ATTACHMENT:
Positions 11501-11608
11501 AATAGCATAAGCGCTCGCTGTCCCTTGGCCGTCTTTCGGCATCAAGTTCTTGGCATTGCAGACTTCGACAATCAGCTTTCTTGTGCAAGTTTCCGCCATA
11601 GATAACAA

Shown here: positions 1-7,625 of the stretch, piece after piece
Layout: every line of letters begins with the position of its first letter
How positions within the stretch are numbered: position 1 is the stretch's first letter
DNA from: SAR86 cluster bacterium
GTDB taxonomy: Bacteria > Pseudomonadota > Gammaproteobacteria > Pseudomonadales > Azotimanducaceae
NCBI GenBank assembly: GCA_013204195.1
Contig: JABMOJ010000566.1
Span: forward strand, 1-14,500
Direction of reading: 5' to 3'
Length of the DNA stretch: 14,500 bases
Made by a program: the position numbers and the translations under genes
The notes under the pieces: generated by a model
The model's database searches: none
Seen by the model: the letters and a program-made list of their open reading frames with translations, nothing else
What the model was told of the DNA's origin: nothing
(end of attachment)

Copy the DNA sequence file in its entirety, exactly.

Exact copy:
Positions 11501-11608
11501 AATAGCATAAGCGCTCGCTGTCCCTTGGCCGTCTTTCGGCATCAAGTTCTTGGCATTGCAGACTTCGACAATCAGCTTTCTTGTGCAAGTTTCCGCCATA
11601 GATAACAA

Shown here: positions 1-7,625 of the stretch, piece after piece
Layout: every line of letters begins with the position of its first letter
How positions within the stretch are numbered: position 1 is the stretch's first letter
DNA from: SAR86 cluster bacterium
GTDB taxonomy: Bacteria > Pseudomonadota > Gammaproteobacteria > Pseudomonadales > Azotimanducaceae
NCBI GenBank assembly: GCA_013204195.1
Contig: JABMOJ010000566.1
Span: forward strand, 1-14,500
Direction of reading: 5' to 3'
Length of the DNA stretch: 14,500 bases
Made by a program: the position numbers and the translations under genes
The notes under the pieces: generated by a model
The model's database searches: none
Seen by the model: the letters and a program-made list of their open reading frames with translations, nothing else
What the model was told of the DNA's origin: nothing